Italian artist Vittorio Matino has produced vibrantly colored abstract paintings for the past forty years. He is best known for his plunging vertical compositions, which he creates by layering paint onto large canvases with a palette knife, then scraping down the center with a brush to expose the brightly stained surface underneath. With this technique, he reveals luminous bands of contrasting colors that overlap against a flat, single-colored background.
Matino began investigating light and color while living in Schio, in the Veneto region of Italy in the 1960s. He quickly developed a vocabulary that reflected the transparent colors of the Venetian School. Travels to the United States and Paris in the mid-1970s exposed him to the Post Impressionists and other visionaries including Piet Mondrian, Mark Rothko, and Barnett Newman. Matino's experimentations soon led to the dissolution of form in his work. He focused purely on fields of colors. Neither expressionistic nor purely geometric in approach, his formal framework is distinctly his own. Not only has Matino extended the language of the Italian Color Field School but he has also expanded our understanding of color.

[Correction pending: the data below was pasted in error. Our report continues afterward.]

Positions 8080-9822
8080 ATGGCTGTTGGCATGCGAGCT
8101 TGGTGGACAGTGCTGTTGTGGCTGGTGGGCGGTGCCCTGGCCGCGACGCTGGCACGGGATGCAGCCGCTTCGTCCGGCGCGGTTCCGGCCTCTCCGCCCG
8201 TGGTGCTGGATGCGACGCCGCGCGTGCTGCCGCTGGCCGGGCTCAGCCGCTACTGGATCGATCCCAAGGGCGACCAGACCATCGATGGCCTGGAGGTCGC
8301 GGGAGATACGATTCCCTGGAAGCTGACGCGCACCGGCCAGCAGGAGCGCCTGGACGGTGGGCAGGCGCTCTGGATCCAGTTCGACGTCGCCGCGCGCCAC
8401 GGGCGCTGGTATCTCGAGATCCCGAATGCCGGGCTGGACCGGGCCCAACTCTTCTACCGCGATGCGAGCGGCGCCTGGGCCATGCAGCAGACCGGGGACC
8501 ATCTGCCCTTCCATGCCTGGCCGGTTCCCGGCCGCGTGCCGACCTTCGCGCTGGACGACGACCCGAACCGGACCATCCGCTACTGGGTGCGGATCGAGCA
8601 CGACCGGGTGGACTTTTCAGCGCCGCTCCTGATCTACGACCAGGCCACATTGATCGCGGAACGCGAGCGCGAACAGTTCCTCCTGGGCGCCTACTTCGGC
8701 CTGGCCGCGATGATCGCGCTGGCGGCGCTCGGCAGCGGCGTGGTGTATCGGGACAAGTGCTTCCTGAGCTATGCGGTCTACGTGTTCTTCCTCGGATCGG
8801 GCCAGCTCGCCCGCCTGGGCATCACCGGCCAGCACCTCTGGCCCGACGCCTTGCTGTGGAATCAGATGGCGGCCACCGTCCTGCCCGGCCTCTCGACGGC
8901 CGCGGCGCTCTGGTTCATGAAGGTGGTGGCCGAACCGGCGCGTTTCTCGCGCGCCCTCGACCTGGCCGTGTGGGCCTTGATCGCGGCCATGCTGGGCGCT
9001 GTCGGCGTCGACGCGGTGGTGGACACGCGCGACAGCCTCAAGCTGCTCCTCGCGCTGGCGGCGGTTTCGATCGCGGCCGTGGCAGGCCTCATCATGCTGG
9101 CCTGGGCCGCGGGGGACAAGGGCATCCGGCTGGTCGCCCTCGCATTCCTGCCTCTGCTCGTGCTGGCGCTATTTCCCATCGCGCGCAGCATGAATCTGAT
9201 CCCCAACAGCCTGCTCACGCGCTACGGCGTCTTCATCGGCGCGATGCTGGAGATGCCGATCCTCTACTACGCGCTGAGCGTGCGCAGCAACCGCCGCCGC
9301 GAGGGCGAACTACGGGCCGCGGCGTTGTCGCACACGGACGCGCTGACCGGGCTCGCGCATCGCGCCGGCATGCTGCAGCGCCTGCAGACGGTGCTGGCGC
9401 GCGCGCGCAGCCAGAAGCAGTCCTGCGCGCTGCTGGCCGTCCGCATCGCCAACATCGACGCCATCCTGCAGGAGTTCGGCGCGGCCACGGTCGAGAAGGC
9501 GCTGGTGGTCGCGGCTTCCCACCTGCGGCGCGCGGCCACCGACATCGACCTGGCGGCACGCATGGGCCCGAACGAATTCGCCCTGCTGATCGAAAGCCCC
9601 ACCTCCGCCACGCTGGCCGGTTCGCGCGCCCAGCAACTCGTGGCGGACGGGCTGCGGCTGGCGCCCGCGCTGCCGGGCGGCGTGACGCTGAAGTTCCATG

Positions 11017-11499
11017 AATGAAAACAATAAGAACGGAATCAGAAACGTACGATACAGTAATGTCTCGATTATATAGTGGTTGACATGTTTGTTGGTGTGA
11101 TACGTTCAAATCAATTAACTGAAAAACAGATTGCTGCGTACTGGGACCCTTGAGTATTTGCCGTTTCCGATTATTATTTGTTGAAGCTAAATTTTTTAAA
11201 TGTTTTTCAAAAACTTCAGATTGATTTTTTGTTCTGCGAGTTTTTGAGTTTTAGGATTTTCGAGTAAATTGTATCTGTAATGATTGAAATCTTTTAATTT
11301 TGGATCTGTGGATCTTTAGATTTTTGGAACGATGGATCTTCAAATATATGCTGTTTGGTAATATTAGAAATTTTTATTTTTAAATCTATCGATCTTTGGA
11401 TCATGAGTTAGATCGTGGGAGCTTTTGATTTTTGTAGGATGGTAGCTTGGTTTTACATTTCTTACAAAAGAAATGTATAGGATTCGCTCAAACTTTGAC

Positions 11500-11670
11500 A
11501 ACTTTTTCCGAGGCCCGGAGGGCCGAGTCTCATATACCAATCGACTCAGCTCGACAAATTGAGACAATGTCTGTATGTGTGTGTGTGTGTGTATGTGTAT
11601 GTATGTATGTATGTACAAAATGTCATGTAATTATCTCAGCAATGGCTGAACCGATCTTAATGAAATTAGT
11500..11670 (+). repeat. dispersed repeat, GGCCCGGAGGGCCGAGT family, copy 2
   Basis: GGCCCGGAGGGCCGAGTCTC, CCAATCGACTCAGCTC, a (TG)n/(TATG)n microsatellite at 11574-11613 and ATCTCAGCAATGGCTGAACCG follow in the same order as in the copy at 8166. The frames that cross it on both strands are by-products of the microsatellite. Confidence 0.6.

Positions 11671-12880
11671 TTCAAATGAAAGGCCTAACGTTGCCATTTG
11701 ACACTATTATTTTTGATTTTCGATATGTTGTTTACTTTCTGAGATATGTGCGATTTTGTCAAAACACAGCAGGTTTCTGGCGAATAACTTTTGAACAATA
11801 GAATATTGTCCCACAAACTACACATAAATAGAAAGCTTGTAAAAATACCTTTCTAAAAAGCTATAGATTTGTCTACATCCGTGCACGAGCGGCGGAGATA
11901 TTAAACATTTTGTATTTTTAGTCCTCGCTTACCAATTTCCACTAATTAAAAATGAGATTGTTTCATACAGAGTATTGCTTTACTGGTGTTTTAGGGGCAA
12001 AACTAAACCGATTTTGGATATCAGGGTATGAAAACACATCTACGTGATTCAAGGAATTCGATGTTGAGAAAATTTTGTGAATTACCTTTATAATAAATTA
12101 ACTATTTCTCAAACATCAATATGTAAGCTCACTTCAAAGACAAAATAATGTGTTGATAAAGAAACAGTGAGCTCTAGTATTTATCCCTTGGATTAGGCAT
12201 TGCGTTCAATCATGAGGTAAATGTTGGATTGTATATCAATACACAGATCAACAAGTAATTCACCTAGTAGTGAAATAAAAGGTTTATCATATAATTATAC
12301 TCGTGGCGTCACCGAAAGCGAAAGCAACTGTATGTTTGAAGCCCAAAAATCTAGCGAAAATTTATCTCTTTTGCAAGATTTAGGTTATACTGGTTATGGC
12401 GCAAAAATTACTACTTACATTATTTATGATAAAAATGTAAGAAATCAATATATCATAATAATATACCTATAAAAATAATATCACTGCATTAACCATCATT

Vittorio Matino has had numerous solo exhibitions throughout Europe, including in Padua; Milan; Krefeld, Germany; Paris; and in New York. His work is in the collections of Cassa di Risparmio, Piacenza, Italy, and the Enimont Corporation, New York.